Husqvarna Takes on the Ducati XDiavel with a Super Duke Based Power Cruiser of Its Own

The Ducati XDiavel is making impressions everywhere, most notably with the competition. First, we got word that BMW Motorrad was looking to build its own power cruiser, likely based off the company’s six-cylinder platform. Now, it seems that Husqvarna wants in on the game, with the Swedish brand build its own tarmac monster off of the KTM 1290 Super Duke R platform. At least, that’s what these spy photos suggest to us. The working title on this new machines for now seems to be the Husqvarna Vitpilen 1301, as it will likely fit into the on-road segment that Husqvarna has been carving out with bikes like the Vitpilen 401 and Vitpilen 701.

Updates Are Coming to the KTM 1290 Super Duke R

It looks like updates are coming to the KTM 1290 Super Duke R for the 2017 model year, if our spies can be believed. The changes appear to be mostly cosemetic, with the 2017 KTM 1290 Super Duke R sporting a new split headlight design and more cowling over the radiator. One can expect changes to occur under the skin of the updated KTM 1290 Super Duke R. We would guess an upgrade to the brakes package, with the Bosch MSC “cornering ABS” coming to the Super Duke R, as it is already on the new Super Duke GT. We do know that suspension will stay the same, which is surprising because our next guess would have been the addition of electronic suspension, possible semi-active suspension, coming to the KTM 1290 Super Duke R, but the spy photos clearly show conventional knobs are present on the test mule.

Nicky Hayden Revels in First World Superbike Win

“That’s why we line up on Sunday.” This was a throwaway comment from Nicky Hayden made during his MotoGP title winning campaign of 2006. The American was referring to the fact that anything could happen over the course of a race, but on Sunday he showed again that the true reason why racers line up on Sunday is to win. Hayden claimed a stunning maiden WorldSBK victory in difficult conditions at the Sepang International Circuit this passed weekend. For Hayden, having waited ten years for a vicotry, it was clear in the aftermath just how much it meant for The Kentucky Kid to finally win again. “I only felt confident of winning once I’d crossed the finish line. I learned a long time ago — and if you see me or my brothers, or my Dad — we never celebrate until the bike crosses the finish line…”

MotoGP: Maverick Viñales Jumps Ship to Yamaha

There has been a great deal of smoke around this fire, but Maverick Viñales has finally inked a deal with the Movistar Yamaha MotoGP team. Though there has been chatter on the subject since Friday, the news was confirmed to Asphalt & Rubber today. Together with the news of Dani Pedrosa staying at Repsol Honda, all of these reports should end one of the largest focal points of speculation in the GP paddock. The move will see Viñales racing alongside his childhood hero, Valentino Rossi, for the next two seasons; and it also means things are back to square-one for the Ecstar Suzuki MotoGP team, as it looks for a new rider to lead the project on the track.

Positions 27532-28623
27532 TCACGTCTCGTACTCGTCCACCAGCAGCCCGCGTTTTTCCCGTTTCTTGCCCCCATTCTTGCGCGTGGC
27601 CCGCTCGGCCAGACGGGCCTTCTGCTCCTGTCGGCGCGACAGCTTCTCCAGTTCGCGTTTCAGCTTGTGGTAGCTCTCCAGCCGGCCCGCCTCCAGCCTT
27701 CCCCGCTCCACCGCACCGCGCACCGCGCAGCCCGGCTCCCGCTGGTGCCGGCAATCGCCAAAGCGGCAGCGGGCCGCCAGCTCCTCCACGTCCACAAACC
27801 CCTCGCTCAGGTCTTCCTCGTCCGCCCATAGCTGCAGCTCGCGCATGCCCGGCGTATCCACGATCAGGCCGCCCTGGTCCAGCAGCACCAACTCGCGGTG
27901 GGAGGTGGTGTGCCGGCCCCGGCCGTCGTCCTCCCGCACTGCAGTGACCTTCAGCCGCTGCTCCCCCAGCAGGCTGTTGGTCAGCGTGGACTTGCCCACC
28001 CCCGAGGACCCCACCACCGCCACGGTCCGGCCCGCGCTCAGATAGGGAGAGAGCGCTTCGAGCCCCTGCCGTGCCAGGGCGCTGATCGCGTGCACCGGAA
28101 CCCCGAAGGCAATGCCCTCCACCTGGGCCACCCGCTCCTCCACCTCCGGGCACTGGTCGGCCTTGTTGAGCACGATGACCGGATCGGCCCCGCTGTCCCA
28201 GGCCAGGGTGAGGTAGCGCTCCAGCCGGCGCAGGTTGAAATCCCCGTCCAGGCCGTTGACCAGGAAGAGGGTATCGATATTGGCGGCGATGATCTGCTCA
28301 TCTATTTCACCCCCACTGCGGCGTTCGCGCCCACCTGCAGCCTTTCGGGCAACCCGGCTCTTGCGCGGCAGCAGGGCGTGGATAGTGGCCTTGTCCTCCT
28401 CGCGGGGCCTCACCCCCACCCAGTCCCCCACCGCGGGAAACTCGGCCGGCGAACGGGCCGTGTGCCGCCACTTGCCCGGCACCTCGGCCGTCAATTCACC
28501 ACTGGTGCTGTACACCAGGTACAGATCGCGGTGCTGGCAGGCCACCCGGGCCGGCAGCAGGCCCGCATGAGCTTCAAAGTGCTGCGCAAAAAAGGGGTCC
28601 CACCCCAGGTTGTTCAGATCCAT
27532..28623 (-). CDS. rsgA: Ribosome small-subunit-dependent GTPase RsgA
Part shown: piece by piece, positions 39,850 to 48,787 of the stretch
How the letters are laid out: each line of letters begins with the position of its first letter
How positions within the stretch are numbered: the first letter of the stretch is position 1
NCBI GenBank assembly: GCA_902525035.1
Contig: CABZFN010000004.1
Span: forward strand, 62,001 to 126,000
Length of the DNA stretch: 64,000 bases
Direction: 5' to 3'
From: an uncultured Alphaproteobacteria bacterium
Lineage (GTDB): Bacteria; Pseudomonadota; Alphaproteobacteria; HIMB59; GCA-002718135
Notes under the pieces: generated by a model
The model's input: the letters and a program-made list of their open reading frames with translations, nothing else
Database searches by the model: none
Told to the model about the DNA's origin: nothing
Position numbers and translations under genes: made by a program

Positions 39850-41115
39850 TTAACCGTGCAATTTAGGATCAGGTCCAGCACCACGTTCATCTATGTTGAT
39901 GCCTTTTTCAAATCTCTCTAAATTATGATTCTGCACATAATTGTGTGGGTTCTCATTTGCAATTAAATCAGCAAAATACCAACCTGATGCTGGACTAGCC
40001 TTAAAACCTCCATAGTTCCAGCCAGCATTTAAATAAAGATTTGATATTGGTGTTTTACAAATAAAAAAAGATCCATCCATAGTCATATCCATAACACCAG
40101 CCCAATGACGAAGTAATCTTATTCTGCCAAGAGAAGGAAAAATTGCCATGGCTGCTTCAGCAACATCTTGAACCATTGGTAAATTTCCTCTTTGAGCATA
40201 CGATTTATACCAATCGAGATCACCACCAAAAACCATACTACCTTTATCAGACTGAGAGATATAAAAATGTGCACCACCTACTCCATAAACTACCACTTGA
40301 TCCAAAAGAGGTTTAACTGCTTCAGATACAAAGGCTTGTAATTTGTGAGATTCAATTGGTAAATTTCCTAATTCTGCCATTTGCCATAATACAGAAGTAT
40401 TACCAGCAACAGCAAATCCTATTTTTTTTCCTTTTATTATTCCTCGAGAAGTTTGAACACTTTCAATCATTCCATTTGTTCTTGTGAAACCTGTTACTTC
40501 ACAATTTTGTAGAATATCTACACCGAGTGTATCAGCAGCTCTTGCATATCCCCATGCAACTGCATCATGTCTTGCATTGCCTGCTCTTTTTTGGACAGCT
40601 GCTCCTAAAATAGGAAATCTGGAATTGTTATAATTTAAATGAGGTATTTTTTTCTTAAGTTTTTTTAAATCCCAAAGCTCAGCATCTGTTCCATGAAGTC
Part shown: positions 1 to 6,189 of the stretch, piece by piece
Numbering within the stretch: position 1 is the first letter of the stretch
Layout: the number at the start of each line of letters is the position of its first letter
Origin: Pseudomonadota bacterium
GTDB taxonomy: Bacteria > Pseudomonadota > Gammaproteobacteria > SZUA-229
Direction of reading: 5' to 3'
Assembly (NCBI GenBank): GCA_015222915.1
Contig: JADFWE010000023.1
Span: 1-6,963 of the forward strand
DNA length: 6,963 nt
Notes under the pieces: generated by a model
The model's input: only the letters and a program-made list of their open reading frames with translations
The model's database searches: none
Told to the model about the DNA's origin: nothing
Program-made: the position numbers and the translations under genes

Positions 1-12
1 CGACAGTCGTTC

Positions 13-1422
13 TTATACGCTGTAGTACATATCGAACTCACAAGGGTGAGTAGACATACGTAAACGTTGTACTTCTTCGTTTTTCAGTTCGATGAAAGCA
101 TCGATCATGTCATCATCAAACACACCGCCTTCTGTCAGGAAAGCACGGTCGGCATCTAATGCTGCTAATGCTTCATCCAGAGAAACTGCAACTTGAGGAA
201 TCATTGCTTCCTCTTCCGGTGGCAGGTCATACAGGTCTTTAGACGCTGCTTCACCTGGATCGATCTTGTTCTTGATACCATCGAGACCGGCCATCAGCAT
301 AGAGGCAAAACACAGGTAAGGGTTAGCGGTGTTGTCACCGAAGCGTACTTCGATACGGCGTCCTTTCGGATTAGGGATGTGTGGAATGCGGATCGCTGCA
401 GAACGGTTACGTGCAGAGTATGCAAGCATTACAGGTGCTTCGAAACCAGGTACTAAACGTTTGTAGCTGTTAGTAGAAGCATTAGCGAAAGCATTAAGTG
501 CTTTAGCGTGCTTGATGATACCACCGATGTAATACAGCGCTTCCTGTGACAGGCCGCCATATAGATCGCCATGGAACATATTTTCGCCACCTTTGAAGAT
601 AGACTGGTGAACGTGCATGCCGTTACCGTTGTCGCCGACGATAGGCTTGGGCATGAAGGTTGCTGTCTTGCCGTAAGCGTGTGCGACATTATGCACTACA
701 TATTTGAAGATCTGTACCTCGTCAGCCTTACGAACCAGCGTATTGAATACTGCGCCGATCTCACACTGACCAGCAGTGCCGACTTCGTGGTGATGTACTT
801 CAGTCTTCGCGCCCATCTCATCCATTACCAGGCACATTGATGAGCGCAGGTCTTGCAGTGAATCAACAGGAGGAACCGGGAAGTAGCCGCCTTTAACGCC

Ride in Peace, Rob Harris – Founder of Canada Moto Guide

It is again with a heavy heart that we have to report the passing not only of a colleague, but also a friend, as Rob Harris passed away yesterday, while riding dirt bikes in Ontario, Canada. A Brit who found his way into Canada, “Editor ‘arris” was very much the engine that drove the Canadian motorcycle news website Canada Moto Guide, serving as its Founder, Publisher, and Editor-in-Chief. His departure will mean the creation of a huge hole in the Canada’s motorcycling landscape. The intersection of old-school journalism values, with new-school media savvy, Rob was one of the good ones. Our hearts are with Rob’s wife Courtney, and their two girls, Cate and Chloe. Along with the whole CMG team, we will be mourning the loss of our friend and colleague. Ride in peace, brother.

XXX: Team Kawasaki SRC Ninja ZX-10R World Race Bike

I know we have mentioned before our love for endurance racing machines. The FIM Endurance World Championship just doesn’t get nearly enough play to soothe our appetite. It is the last international motorcycle racing series that has a proper tire war; it has strong factory involvement that can see a number of brands winning on any given weekend; and it is also the only true “team sport” in motorcycle racing. What’s not to like, right? Leading the pack so far this season is Team Kawasaki SRC, which won the season-opener at Le Mans, with riders Greg Leblanc, Matthieu Lagrive, and Fabian Foret at the helm. Team Kawasaki SRC has always been one of the stronger teams in the Endurance World Championship, and this year it looks like thing could finally come together for “Team Verte”.

The SnoPed is An Evil Villain’s Snowbike

Summer is right around the corner for those of us in the Northern Hemisphere, so the obviously appropriate time to talk about a snowbike is now, right? What the SnoPed lacks in seasonal appropriateness, it absolutely makes up for in super-villain stature, as the modern-looking snowbike looks like it rolled (is that the right verb?) off the set of a Hollywood spy movie. The brainchild of American designer Joey Ruiter, SnoPed features a 90cc engine (out of a Chrysler Sno-runner) underneath its sculpted body, which isn’t exactly going to blow your socks off when knee-deep in the powpow, but is enough to scurry down a groomed cross-country trail. Ruiter’s project with the SnoPed is really a design exercise and a good excuse to play dress-up. We take it as such, at least.

The Next, Next Big Thing in Motorcycles: Action Cameras